The HtmlControl class is the basis for all HTML server controls in Visual Basic. You don't use it directly—instead, you use classes derived from it, or, more usually, classes derived from them. Here are the classes derived from the HtmlControl class:
Object Control HtmlControl HtmlContainerControl HtmlImage HtmlInputControl
The real purpose of the HtmlControl class is to provide a set of properties shared by all HTML server controls:
Attributes— Holds all attribute name and value pairs for the server control's HTML element.
Disabled— Gets/sets whether the disabled attribute is included when an HTML control is displayed in the browser.
Style— Gets all cascading style sheet (CSS) properties for the specified HTML server control.
TagName— Gets the element name that contains the runat=server attribute.
The classes derived from HtmlControl—in particular the HtmlContainerControl and HtmlInputControl classes—form the basis of the HTML server control classes.
The HtmlContainerControl class defines the methods, properties, and events available to all HTML server controls that can act as a container (in HTML terms, these elements all require a closing tag). This class is the base class for the HtmlTableCell, HtmlTable, HtmlTableRow, HtmlButton, HtmlForm, HtmlAnchor, HtmlGenericControl, HtmlSelect, and HtmlTextArea classes, all of which share these properties:
InnerHtml— Gets/sets the content between the opening and closing tags of the HTML control.
InnerText— Gets/sets all text between the opening and closing tags of the specified HTML control. (Note that unlike the InnerHtml property, InnerText supports automatic HTML encoding and decoding.)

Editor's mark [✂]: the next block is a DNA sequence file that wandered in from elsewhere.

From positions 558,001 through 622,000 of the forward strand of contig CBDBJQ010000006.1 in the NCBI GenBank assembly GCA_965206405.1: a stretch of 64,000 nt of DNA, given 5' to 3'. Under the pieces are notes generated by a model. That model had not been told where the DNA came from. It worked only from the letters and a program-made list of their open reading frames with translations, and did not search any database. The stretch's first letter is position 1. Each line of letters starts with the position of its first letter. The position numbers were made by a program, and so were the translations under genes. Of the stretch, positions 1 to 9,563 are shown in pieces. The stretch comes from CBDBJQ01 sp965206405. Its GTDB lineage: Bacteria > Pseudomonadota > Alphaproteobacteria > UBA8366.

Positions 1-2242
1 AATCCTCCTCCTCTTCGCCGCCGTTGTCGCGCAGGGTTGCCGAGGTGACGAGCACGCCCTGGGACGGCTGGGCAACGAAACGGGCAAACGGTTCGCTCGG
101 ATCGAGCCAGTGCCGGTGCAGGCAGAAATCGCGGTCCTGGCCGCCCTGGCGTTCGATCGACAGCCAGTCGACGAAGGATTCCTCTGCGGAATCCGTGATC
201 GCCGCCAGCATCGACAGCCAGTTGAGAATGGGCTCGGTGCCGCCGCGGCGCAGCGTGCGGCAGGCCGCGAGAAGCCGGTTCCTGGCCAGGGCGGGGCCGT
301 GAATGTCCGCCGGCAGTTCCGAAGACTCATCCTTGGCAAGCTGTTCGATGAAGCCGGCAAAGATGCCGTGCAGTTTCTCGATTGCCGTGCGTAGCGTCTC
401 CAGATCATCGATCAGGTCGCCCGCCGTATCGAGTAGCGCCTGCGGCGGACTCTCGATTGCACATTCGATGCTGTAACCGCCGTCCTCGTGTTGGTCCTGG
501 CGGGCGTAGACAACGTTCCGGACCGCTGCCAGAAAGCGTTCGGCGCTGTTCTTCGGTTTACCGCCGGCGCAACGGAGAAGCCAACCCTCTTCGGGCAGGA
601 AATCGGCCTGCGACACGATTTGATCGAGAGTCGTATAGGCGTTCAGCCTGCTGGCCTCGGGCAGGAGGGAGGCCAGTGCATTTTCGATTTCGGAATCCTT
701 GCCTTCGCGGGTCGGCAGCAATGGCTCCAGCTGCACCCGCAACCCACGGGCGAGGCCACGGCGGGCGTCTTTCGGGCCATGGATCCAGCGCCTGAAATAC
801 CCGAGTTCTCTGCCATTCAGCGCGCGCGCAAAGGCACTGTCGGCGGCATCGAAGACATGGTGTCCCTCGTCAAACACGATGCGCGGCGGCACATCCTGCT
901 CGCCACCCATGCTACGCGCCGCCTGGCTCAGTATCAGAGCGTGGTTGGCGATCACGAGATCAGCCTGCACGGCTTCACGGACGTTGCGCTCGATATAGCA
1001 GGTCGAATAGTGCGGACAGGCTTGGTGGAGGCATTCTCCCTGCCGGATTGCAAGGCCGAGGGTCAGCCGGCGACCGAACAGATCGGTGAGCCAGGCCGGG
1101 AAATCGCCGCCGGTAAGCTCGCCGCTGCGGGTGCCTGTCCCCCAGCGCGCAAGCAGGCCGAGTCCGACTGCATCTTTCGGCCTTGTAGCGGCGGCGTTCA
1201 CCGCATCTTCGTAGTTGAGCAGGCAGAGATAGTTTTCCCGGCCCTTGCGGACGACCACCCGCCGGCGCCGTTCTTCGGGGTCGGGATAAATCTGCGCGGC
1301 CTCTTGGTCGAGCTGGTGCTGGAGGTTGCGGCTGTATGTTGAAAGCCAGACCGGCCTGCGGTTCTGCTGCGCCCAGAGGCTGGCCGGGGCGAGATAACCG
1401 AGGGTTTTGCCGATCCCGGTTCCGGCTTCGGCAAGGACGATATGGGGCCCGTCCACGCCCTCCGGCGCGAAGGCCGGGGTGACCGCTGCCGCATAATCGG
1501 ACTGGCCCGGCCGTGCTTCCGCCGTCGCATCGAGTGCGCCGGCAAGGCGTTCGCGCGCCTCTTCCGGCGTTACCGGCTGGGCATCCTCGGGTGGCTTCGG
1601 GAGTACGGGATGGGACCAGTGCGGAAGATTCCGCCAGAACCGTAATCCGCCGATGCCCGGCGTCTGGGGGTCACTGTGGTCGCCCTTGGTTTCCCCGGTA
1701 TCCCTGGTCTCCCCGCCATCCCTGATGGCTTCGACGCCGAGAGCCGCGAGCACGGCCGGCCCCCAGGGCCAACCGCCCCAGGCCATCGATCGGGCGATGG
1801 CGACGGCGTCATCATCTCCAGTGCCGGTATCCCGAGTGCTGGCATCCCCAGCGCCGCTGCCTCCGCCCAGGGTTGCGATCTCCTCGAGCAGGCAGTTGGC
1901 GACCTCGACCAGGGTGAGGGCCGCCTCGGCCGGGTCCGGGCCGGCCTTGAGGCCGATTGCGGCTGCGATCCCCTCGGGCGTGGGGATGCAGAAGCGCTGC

The HtmlInputControl class serves as the abstract base class that defines the methods, properties, and events common to all HTML input controls, such as the <input type="text">, <input type="submit">, and other elements that the user can enter data into. The classes derived from the HtmlInputControl class are the HtmlInputText, HtmlInputButton, HtmlInputCheckBox, HtmlInputImage, HtmlInputHidden, HtmlInputFile, and HtmlInputRadioButton classes, all of which share the following properties:
Name— Gets/sets a unique name for the input control.
Value— Gets/sets the contents of an input control.
Type— Gets the type of an input control.
You use the HtmlForm class if you want to create an HTML form. You don't need to create a form yourself to work with the HTML controls, because as soon as you add an input control to a form, Visual Basic creates a form for you. However, you can create additional forms using this class if you want to; all server controls that post back to the server must be placed between the opening and closing tags of an HTML form.
You use the HtmlInputText class to support HTML text fields. You also can use this class to create password fields. Text fields are single-line text boxes that allow the user to enter text or a password. Use the MaxLength property to specify the maximum number of characters that can be entered in the text box. The Size property allows you to specify the width of the text box. You can see a text field in the HTMLControls example on the CD-ROM and in Figure 19.1.
To use a multiline text box, use the HtmlTextArea class instead, coming up next.